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Thousands of Dead Birds Are Dropping Out of the Sky and Nobody’s Sure Why


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Thousands of Dead Birds Are Dropping Out of the Sky and Nobody’s Sure Why

Several of the dead birds collected by the University of New Mexico. Photo via Allison Salas/Twitter.A distressing video recently posted to Twitter starts with a single bird dead next to a sunflower, and ends with more than a dozen dead birds strewn across a sandy ground in New Mexico.  They’re just a few of the…

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Several of the dead birds collected by the University of New Mexico. Photo via Allison Salas/Twitter.

A distressing video recently posted to Twitter starts with a single bird dead next to a sunflower, and ends with more than a dozen dead birds strewn across a sandy ground in New Mexico. 

They’re just a few of the hundreds of thousands of birds dropping dead during their migration across the southwestern United States. 

Biologists who are struggling to find the exact reason why the migratory birds—which include warblers, bluebirds, sparrows, and blackbirds—are dying at such an astronomical rate.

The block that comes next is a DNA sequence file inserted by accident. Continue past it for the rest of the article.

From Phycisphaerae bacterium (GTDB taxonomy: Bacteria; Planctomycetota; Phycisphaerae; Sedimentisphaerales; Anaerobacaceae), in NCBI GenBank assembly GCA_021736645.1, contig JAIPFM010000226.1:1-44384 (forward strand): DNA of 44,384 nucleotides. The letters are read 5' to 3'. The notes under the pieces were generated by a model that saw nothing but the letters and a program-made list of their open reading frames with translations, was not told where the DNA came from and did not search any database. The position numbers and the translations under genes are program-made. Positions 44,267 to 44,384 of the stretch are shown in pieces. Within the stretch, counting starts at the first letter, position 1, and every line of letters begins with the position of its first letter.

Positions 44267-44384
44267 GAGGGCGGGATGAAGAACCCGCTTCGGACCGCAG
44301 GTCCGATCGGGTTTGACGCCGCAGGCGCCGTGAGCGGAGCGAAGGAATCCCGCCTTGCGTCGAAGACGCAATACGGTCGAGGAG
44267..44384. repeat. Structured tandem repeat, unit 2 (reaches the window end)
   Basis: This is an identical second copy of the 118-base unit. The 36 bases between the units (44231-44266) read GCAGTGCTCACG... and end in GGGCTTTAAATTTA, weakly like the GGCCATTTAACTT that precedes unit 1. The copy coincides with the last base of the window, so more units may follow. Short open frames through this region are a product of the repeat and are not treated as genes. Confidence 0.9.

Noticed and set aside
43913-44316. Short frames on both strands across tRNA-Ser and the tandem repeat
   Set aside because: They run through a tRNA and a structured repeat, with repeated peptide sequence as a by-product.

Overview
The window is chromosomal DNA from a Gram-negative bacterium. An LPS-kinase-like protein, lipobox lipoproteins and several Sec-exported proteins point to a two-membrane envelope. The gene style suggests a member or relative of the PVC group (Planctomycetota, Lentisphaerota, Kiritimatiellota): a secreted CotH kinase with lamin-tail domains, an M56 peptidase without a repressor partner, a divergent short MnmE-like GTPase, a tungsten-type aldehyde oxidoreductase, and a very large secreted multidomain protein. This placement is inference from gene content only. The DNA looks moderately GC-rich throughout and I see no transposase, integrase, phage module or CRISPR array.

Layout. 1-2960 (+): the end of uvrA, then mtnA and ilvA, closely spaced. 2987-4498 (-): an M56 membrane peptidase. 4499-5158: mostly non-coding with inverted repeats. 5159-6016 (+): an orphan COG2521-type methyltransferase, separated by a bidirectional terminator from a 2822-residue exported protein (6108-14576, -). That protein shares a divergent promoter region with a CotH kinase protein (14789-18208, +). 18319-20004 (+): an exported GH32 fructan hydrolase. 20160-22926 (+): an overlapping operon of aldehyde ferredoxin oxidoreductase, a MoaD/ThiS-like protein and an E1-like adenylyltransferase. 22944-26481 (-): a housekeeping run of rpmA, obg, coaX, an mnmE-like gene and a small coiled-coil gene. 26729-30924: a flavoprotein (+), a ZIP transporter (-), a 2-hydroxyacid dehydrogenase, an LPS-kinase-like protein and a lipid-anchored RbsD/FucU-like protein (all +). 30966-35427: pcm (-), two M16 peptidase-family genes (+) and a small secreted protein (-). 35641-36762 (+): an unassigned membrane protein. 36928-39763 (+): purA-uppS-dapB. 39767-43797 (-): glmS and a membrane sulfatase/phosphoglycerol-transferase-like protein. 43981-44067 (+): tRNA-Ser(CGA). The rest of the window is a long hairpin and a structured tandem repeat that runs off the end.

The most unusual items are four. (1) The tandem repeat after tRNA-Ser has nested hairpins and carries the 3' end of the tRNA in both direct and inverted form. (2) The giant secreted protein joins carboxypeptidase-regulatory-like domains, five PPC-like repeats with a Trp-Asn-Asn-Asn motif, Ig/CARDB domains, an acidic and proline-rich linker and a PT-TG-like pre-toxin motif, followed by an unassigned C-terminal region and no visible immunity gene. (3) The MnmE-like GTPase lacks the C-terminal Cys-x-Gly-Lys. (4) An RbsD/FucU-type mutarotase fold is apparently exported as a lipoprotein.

Martha Desmond, a professor at New Mexico State University department of wildlife and conservation, told CNN the number of dead birds was staggering, and that they were acting strange and lethargic before their death.

“Just by looking at the scope of what we’re seeing, we know this is a very large event, hundreds of thousands and maybe even millions of dead birds, and we’re looking at the higher end of that,” she said.

Besides New Mexico, the dead birds have been found in Colorado, Texas, and Arizona. The die-off doesn’t seem to be affecting species that reside in the southwestern states, only those that pass through them. 

Desmond and other scientists tied their deaths to climate change and the wildfires ravaging the West Coast: The fires may have forced the birds to hit the skies for an earlier than usual migration, not giving them enough time to store the fat and energy needed to survive it.

Allison Salas, a New Mexico State University biologist helping study the deaths, tweeted she has been collecting dead birds “off the streets, on campus, at local golf courses, literally EVERYWHERE.” The birds seem to be in good condition, she said, “except that they are extremely emaciated.

“They have no fat reserves and barely any muscle mass, almost as if they have been flying until they just couldn’t fly anymore.”

Other scientists say the wildfire smoke could have caused lung damage to the birds, which may have led to their demise. The area has been suffering from a drought for years, which means fewer insects, which the birds feed on. 

The University of New Mexico has started an online project in which local residents can post their observations and photos of dead birds to help researchers better understand the die-off. While it remains a mystery, Desmond told CNN she is sure of one thing: 

“Climate change is playing a role in this.”

Follow Mack Lamoureux on Twitter.

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